Lessons Learned at Christmas Lake
Many of you have probably already heard – and possibly felt dismayed by – the recent news that divers discovered ten zebra mussels in Christmas Lake after it was treated using Zequanox, copper, and potash last fall and winter.
The efforts at Christmas Lake are not part of a controlled experiment, rather a real – life rapid response attempt by lake managers to kill a newfound infestation of zebra mussels. MAISRC researcher Dr. Michael McCartney has been serving as an advisor to the management team led by Minnehaha Creek Watershed District and the Minnesota Department of Natural Resources.
“Participating in an open lake treatment such as this has been an extremely valuable opportunity,” says McCartney. “It’s more challenging to get the cause and effect data without controlled conditions, but we are still able to learn important lessons that will guide future attempts.” Some of what McCartney says he has learned from this experience includes the following:
- We now have a better estimate of the short-term mortality rates achievable with pesticide treatments. Under open-water conditions such as Christmas Lake, treatments showed that pesticides killed 100% of zebra mussels in the treatment area, and approximately 98% of zebra mussels in the lake. This is among the highest kill rates ever documented for an open-water treatment of zebra mussels and is overall a very positive outcome. The long-term impact this will have on the lake population of zebra mussels, however, is still unknown, and will require longer-term study of lakes, including Christmas.
- Removing the impermeable barrier in a timely fashion is important. Marrone Bio Innovations (the manufacturer of Zequanox®) recommends leaving an impermeable barrier in place around the treatment area for a maximum of 24 hours. When left longer, as happened at Christmas Lake, a decline in dissolved oxygen can occur for as long as the barrier is retained, which increased the risk of impact to non-target organisms. This also complicated the conclusion that zebra mussel mortality in the first treatment was due to Zequanox® and not also to the lack of available oxygen, and it confounds the evaluation of Zequanox® mortality from this open water treatment.
- There are challenges in maintaining proper pesticide concentrations in open water scenarios. The second treatment at Christmas Lake used the EarthTec QZ® brand of copper sulfate. Workers discovered that upon application, concentrations of the pesticide dropped rapidly – to below the lethal level for zebra mussels. This prompted the need for continued monitoring and adjustment of concentration of the pesticide to maintain the lethal dose. It is hypothesized that this drop is due to uptake of the copper sulfate by lake organisms – probably algae – however this remains to be further studied.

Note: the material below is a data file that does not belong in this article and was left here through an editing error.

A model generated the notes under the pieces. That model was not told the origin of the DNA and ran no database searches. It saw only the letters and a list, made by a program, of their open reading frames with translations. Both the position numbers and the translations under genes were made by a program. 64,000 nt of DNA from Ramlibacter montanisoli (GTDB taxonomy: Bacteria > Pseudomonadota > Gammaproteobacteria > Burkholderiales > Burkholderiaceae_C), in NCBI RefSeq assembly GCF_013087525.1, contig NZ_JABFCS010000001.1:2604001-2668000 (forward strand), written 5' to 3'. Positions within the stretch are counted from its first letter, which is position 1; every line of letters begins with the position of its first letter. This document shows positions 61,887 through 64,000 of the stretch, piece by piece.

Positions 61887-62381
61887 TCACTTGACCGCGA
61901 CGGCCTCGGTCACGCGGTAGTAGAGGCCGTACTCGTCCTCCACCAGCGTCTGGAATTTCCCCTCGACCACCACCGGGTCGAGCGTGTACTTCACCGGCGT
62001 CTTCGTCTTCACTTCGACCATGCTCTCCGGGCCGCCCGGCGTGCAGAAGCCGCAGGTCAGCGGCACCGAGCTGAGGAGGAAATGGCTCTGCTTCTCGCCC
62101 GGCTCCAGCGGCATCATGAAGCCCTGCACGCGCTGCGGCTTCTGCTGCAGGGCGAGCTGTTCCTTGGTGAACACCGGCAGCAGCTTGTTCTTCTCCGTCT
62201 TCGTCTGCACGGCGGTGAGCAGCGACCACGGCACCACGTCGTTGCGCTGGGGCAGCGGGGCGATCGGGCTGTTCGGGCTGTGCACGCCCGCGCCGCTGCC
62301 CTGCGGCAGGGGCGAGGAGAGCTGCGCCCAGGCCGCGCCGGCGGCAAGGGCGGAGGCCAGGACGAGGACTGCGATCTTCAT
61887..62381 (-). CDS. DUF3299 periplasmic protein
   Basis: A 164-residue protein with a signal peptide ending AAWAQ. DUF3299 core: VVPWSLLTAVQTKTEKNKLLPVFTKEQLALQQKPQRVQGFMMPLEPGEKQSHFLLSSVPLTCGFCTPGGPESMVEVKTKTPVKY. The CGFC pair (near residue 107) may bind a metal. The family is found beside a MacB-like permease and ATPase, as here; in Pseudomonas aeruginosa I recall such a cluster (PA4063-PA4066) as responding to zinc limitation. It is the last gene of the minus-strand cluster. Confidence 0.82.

- Under-ice application of Potash is not a viable option at this time. Researchers discovered that it was too difficult to maintain evenly dispersed, toxic doses of potash when applied under the ice. It is not clear to what extent these problems related to cold water or to restricted water circulation. Potash may still be a viable option during warmer months if permitting and labeling regulations allow for it.
- Scientifically-based survey methods are needed to establish treatment areas and to evaluate treatment outcomes. When divers searched for signs of mussels in April, they came up empty, suggesting that no mussels remained in the lake after treatment. In May, workers searched again and found ten adult mussels just outside the treated area. Survey and census methods prior to treatment may be improved as a result, to give future workers a better chance of making the treatment area large enough, given uncertainty in the spatial extent of an infestation. Improved survey methods after treatment, developed in part from lessons learned on Christmas Lake, are expected to also give future workers a clearer view of the abundance and distribution of the lake zebra mussel population. This information is needed to better evaluate how the lake population responds to the treatment, and to plan any follow-up efforts.
- Prevention is still the best option. The scenarios being tested at Christmas and other lakes are those in which the infestation has been detected before the zebra mussel population has expanded or dispersed beyond a very small area (in Christmas Lake, infestation was initially believed to be confined to ~0.1 acres). Whole lake treatment by any of these three pesticides is not a viable option due to cost, non-target impacts, and technical challenges including those described above. Much work is needed to understand potential controls for zebra mussels. In the meantime, the best option for our lakes and rivers is to prevent these species from being introduced in the first place.
While McCartney continues his research on understanding pathways of zebra mussel spread in Minnesota, he is also working to expand his research portfolio by evaluating the long-term effectiveness of pesticide use to control lake populations of zebra mussels. As part of this additional effort, McCartney will focus on developing and refining sampling protocols to be used in future pesticide treatments. Not only will this potentially improve treatment results, it also will allow for the collection and sharing of data so other managers around the state can learn from these early efforts at Christmas– and other lakes as well.